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Comment: Re:Wrong Math ? (Score 1) 96

by fgodfrey (#49791671) Attached to: Making the World's Largest Panoramic Photo

Yeah, I think their math is off as well. My wife and I have the camera that they seem to have used (a Canon 70D - you can see it in some of their "Making Of" shots) and it shoots full-res RAW files in the 25MB to 35MB range. Even if you turn on RAW+JPEG mode, that's at most ~40MB/image. So I'm not clear on how they ended up with that much data unless it's, like, 20 shots per location and 70,000 locations? But then why say 70,000 images?

Comment: the primal fundamental reason boys do computers (Score 1) 779

by Simonetta (#48962939) Attached to: WA Bill Takes Aim at Boys' Dominance In Computer Classes

Boys have an inherent fascination with the concept of using symbol manipulation to change the functionality of physical machinery. By changing how machines work by typing words and code. Boys are absolutely obsessed with the concept that you can create machines that do what you tell them to do by changing mere symbols (which is what source code is). It is a way of creating life from dead objects by using 'magic' symbols. Religions are based on this. Programming is a type of religion. Boys are very much into this.

Girls, on the other hand, are absolutely fascinated by their ability to create actual living, thinking, unique human beings with their own bodies. They don't need magic symbol manipulation to create artificial life from physical objects. Their bodies create life from their interactions with other life. The lives that girls create can't be controlled like the robots or machinery that boys create, but their human-life creations are infinitely more complicated than what the boys can do.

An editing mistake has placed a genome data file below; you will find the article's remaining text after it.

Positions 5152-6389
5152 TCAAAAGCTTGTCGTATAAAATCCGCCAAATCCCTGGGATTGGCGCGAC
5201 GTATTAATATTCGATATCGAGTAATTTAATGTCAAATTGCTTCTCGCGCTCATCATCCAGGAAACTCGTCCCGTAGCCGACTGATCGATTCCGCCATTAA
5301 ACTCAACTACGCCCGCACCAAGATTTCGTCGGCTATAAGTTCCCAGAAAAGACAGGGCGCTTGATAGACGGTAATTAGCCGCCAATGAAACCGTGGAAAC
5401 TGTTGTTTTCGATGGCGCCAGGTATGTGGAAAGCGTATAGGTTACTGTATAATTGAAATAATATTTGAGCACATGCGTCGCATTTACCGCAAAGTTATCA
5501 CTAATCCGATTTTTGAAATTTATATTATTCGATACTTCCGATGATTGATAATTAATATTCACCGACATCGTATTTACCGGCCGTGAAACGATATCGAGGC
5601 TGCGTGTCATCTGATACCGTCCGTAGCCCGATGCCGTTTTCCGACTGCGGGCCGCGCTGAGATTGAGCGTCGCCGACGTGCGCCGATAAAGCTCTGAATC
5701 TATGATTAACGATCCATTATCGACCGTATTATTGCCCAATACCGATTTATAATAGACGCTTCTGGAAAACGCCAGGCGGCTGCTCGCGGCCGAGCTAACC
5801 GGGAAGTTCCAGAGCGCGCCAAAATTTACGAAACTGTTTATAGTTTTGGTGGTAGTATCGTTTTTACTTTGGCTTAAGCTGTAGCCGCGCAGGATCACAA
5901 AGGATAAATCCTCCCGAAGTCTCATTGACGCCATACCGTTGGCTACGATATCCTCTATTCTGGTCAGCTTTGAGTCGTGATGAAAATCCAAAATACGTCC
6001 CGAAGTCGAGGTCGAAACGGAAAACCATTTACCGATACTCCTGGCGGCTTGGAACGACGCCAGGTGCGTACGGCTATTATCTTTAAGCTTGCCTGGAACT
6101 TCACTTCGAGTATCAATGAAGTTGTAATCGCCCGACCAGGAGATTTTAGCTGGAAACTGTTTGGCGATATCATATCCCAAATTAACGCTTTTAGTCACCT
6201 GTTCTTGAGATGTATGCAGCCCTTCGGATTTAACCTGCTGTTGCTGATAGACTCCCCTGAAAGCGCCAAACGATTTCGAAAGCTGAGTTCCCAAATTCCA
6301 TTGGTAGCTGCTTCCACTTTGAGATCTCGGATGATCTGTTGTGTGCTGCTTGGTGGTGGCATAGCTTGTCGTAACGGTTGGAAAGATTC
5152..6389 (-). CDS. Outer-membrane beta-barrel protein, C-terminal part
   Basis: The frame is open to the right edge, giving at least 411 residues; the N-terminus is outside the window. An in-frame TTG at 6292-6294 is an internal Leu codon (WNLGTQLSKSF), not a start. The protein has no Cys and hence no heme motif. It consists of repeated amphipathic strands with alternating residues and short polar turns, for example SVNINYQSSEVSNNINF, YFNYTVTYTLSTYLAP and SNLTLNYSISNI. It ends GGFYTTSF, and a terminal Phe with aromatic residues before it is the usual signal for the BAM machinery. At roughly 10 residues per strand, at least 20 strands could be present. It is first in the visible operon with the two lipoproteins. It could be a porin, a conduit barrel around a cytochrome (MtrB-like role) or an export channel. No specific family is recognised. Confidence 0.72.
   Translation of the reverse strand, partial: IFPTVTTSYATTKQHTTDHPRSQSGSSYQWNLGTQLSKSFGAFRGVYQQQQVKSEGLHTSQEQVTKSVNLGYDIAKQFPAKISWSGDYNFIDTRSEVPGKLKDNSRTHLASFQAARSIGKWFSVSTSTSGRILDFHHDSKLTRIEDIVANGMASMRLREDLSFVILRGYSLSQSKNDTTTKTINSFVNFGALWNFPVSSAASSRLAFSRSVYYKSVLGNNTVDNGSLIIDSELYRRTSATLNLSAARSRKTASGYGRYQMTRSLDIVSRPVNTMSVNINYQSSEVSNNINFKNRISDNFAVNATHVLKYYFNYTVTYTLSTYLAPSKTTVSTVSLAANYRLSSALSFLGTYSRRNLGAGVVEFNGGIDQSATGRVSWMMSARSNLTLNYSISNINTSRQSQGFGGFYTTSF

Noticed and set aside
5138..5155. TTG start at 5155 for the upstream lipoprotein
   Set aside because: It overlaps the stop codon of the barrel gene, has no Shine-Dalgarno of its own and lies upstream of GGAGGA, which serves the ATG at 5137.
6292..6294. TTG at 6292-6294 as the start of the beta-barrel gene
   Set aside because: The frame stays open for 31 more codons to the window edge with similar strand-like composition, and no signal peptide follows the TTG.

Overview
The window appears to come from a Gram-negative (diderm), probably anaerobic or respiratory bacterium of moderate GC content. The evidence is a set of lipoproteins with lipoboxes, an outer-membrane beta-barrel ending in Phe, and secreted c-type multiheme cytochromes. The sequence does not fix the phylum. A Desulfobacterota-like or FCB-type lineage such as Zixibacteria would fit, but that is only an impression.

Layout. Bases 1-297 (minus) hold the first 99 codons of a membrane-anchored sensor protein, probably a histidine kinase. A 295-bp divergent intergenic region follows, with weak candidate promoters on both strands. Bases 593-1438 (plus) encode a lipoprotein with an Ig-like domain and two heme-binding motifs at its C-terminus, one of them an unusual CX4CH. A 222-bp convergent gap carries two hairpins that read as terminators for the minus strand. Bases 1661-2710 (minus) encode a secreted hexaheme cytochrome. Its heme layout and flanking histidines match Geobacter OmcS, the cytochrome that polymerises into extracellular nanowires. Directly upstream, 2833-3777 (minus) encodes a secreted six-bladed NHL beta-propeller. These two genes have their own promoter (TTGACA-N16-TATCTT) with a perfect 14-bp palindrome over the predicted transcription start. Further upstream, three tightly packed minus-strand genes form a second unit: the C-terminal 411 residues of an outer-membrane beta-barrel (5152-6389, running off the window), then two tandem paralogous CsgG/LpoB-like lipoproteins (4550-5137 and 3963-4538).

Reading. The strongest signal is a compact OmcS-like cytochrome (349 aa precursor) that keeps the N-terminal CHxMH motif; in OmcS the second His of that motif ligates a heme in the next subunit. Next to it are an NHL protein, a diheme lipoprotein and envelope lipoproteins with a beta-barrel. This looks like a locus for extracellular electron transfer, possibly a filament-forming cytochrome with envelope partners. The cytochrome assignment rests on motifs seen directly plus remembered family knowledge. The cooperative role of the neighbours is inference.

This is the basic primal fundamental reason why boys are much more attracted to computers and science. Boys spend their lives and careers trying to gain and master the life-creating abilities that girls are endowed with at birth.

Comment: Re:Action vs. inaction (Score 1) 307

by fgodfrey (#48878421) Attached to: Blackberry CEO: Net Neutrality Means Mandating Cross-Platform Apps

I have a choice of which computer and handset I choose to buy and (on the computer) what OS to run. I have two choices in ISP's, or I can move where I *might* have two different choices in ISP's (or not). Moving is a pretty high bar to clear. Buying another handset or changing OS's (or even buying a second handset or computer) because whatever application I want isn't available on the platform I have is a much lower bar.

The problem is that we have chosen to not allow everyone and their brother to dig up the street to lay new cable or string new cable on overhead wires. There are good reasons for that. That, however, means that the so called "last mile" delivery, at least to residential areas, is always going to be a place where competition is artificially limited. So, at that point, you either take the cable-TV route and just let the monopoly abuse its customer base with no innovation for *years* or you need some government regulation to get more competition. Neutrality is one form of that regulation. Personally, I think that without it, the Internet as we know it will cease to exist and turn, instead, into content channels that are available like cable-TV channels on whatever ISP you happen to be attached to. That will severely restrict new websites from being created. Maybe that view is too pessimistic. Another option (or an additional option on top of neutrality) is to have the public "own" (or at least have a strong interest in the operation of) the last-mile network, kind of like the public owns the roads, and force the actual owner of the cable to allow multiple ISPs to exist on the cable (that could also take the form of prohibiting a single company from operating both a last-mile infrastructure and offering public Internet access, or several other similar forms, or it could just mandate that the lines must be leased to anyone who can pay to play).